A: We see them nearly every time we go to London because our boathouse is next to theirs. It can be a bit awkward, and there is tension there, but I wouldn’t go as far as saying it’s really rough rivalry. We respect each other because, as much as we are opponents, they are the people we’re closest to; we’re all going through exactly the same thing.
Q: Where were you in 2012 when protester Trenton Oldfield interrupted the race?
A: I was watching the race on TV in Austria. I wasn’t at CUBC then but I knew I’d be at Cambridge the following academic year. I was as confused as everyone, and I knew it was very rare for the boat race to be stopped. It was unfortunate, knowing how much those guys had put into it. We won, and we deserved that win, but I think there will always be an asterisk beside it.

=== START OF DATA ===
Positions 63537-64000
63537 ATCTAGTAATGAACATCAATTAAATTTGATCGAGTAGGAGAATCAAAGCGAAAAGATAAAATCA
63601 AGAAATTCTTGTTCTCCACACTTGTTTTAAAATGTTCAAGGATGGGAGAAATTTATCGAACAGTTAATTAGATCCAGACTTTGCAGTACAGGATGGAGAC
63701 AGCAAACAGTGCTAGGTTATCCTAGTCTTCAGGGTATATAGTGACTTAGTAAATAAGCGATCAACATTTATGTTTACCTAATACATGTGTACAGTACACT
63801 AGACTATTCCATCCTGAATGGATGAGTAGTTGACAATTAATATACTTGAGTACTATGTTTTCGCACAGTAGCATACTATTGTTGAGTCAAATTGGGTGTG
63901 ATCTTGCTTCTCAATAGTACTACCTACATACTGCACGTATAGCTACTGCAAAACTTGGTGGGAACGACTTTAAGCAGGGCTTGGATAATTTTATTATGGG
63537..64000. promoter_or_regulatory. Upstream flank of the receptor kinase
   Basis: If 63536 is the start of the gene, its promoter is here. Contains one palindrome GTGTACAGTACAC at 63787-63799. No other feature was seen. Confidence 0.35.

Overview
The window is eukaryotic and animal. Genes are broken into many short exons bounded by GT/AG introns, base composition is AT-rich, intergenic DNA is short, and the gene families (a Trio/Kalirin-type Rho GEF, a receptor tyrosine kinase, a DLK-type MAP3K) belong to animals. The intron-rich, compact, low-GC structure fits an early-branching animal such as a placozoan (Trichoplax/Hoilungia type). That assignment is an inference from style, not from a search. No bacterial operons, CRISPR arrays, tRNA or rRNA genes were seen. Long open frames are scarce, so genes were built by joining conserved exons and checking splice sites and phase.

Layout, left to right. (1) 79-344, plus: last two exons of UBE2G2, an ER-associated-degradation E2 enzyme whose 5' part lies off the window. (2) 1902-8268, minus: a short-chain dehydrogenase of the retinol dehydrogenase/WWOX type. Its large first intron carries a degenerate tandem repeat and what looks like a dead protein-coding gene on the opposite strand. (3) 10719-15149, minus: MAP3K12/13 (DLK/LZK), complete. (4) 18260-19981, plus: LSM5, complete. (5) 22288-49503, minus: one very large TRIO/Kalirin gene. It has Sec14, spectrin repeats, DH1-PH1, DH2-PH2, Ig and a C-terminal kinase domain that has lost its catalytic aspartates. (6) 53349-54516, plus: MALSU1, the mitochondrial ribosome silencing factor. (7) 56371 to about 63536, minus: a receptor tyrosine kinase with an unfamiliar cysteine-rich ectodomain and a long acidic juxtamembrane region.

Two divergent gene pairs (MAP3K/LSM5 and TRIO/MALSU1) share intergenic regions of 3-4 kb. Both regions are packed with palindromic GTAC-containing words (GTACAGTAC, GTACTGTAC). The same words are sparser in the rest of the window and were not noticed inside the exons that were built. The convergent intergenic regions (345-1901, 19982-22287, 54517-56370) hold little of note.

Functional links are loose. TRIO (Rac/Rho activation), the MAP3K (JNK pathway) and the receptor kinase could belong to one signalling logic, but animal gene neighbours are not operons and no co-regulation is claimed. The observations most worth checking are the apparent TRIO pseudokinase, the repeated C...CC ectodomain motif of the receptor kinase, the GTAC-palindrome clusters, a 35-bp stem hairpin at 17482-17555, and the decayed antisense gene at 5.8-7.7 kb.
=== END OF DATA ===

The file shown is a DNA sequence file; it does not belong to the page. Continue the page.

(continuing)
Q: Tell us how you got here and what it takes to be a rower at this level?
A: I started rowing in 2005, then came here in 2012 and raced in the reserve crew for my first two years. So I haven’t raced in the main crew before. Physically it’s a very demanding sport. Many people have described rowing as a pain contest. You push your body until it shuts down, basically. I’ve had moments during land training when I’ve gone unconscious. It requires mental as well as physical strength – to not just tell yourself you can do this but know that you can do it.
Q: How do you juggle your rowing with your studies?
A: I’m in my final year studying land economy, so I’m trying to finish my dissertation while I’m training. I think sometimes people don’t realise that all our guys are top academics. People think that rowing compromises that, but, in fact, statistically everyone here is above the university average. The sport teaches you discipline and time management, and we are inherently very competitive people.
Q: Finally, why do you do it?
A: For the love of the sport of rowing, for the challenge and for the friendships you make here, which can last for a lifetime. And it’s an amazing piece of history to be part of.
The Oxford-Cambridge Boat Races take place at 4.50pm (women’s race) and 5.50pm (men’s race) on 11 April.